For all my naïve friends who think this struggle is about reclaiming the dignity of the institution of judiciary and not about personalities should know that in Pakistani context, it is always about personalities and almost never about either the institutions or the country.
History provides us with enough evidence. Ayub Khan kicked the civilian govt. out for the betterment of the country, in his opinion of course, and assumed power becasue he thought he was the best man for the job. Pakistani politicians insisted that all cases be dropped against Mujeeb-ur-Rehman (of Awami league) after he was found guilty in Agartilla conspiracy to destabilize Ayub Khan’s govt, because it suited their immediate goal of rattling Ayub Khan (a personality). Z. A. Bhutto refused to hand over the power to the party, Awami League, that was in majority because he wanted to be in power, the country be damned, Bhutto Sahib, the martial law administrator, wanted to relinquish power only to Bhutto Sahib, the PM. No other candidate, even if he was in majority, was worthy enough. Zia hanged Bhutto because he feared that even a jailed Bhutto can be dangerous for his uninterrupted rule. He introduced drugs and small arms and Islamic militancy in the country courtesy over active participation in Afghan war to sustain his stay in power. Benazir Bhutto and Nawaz Shariff fought it out between the two of them throughout 1990s, each claiming to be the saviour of the country and democracy. Musharaff toppled Sharif’s govt when he heard that the latter sacked him and CJ Chaudhry is striking back because it is now his job that is in the line. It never was about the institution of judiciary and it never will be. If supremacy of judiciary and constitution had been that important to Chaudhry Sahib, he would not have taken oath under the PCO in the first place and served the good general for such a long time. It never was between the president/army and judiciary; the war is between two personalities.
The mantra of all power brokers and politicians – past and present – is simple. Democracy be damned; constitution be damned; judiciary be damned; heck, even the country can go to the dogs, as long as they get to do what they set out to do.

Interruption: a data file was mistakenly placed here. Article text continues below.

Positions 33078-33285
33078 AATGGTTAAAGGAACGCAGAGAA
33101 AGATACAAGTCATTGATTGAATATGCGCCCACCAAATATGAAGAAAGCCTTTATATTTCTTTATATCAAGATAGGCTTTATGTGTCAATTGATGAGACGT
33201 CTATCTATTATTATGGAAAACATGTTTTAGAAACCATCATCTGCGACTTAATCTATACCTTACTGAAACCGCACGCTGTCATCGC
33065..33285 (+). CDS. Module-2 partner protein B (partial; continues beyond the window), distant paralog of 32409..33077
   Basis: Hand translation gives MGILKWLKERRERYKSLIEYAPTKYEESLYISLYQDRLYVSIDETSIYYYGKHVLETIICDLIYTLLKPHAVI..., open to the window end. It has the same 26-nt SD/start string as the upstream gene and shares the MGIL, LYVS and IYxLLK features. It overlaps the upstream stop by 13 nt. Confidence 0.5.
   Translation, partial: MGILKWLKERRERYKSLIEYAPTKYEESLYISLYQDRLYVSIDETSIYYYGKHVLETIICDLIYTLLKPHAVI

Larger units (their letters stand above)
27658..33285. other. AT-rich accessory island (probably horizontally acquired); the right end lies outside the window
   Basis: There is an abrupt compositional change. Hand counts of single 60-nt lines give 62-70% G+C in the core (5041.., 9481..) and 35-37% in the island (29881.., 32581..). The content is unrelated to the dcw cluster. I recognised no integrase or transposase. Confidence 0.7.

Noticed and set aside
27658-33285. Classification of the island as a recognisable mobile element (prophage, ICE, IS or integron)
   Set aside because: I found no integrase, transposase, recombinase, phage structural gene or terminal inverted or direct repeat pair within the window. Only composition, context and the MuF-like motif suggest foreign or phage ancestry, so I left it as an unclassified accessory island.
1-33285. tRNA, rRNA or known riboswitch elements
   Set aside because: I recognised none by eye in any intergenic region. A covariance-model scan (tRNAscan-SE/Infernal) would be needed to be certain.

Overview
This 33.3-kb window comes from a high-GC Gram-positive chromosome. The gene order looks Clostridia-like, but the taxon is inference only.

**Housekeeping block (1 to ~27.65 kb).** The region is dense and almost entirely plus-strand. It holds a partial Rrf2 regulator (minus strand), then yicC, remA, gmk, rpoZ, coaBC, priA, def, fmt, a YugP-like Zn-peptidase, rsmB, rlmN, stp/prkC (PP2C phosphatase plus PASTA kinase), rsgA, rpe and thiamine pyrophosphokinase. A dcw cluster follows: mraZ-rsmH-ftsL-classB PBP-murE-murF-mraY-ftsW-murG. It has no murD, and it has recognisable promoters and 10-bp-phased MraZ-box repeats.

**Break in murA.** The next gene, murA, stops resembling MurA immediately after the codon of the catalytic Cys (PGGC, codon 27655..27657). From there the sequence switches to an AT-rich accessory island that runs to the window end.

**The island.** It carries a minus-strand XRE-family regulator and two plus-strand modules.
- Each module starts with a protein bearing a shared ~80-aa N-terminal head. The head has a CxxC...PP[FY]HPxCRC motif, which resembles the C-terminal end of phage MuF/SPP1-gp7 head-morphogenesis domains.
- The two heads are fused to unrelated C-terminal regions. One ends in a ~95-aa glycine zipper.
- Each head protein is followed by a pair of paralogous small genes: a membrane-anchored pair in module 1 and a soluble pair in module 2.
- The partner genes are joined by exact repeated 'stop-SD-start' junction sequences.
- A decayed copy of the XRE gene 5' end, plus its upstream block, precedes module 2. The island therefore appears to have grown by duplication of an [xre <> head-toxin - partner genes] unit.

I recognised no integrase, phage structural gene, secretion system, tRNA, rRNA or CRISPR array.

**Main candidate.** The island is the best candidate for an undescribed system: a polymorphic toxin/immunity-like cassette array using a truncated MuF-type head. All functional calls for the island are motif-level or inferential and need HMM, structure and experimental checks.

I am officially sick of Mr Nawaz Shariff.
His new wardrobe that he acquired in London, while in exile on corruption charges, his pashmina scarves and his head of new, albeit wispy and surprisingly black hair may have fooled some, but I know that not much has changed as far as his mental faculties go. He is still a little thick in the head.
According to a friend, in a rally in Lahore before elections, he asked the people that what kind of a commando is he (Musharraf) that he changed his foreign policy in Afghanistan when a woman called (he meant Condoleeza Rice – Mian sahib was factually incorrect as usual because Condi only became secretary of state in Dubya’s second term, if anyone had called Mush after 9/11, it was most definitely not Condi). He also called him names on account of Article 58 (2) B. The funny thing is that he is abusing mush for 58 (2) B even though he is the only President who did not use it. Ghulam Ishaq Khan used it twice and Leghari used it against his party leader Ms. Bhutto.
His party members have been sitting in a parliament for the past five years and he now calls it unconstitutional. If it was unconstitutional, then why contest elections and the participated in parliamentary affairs for the past 5 years?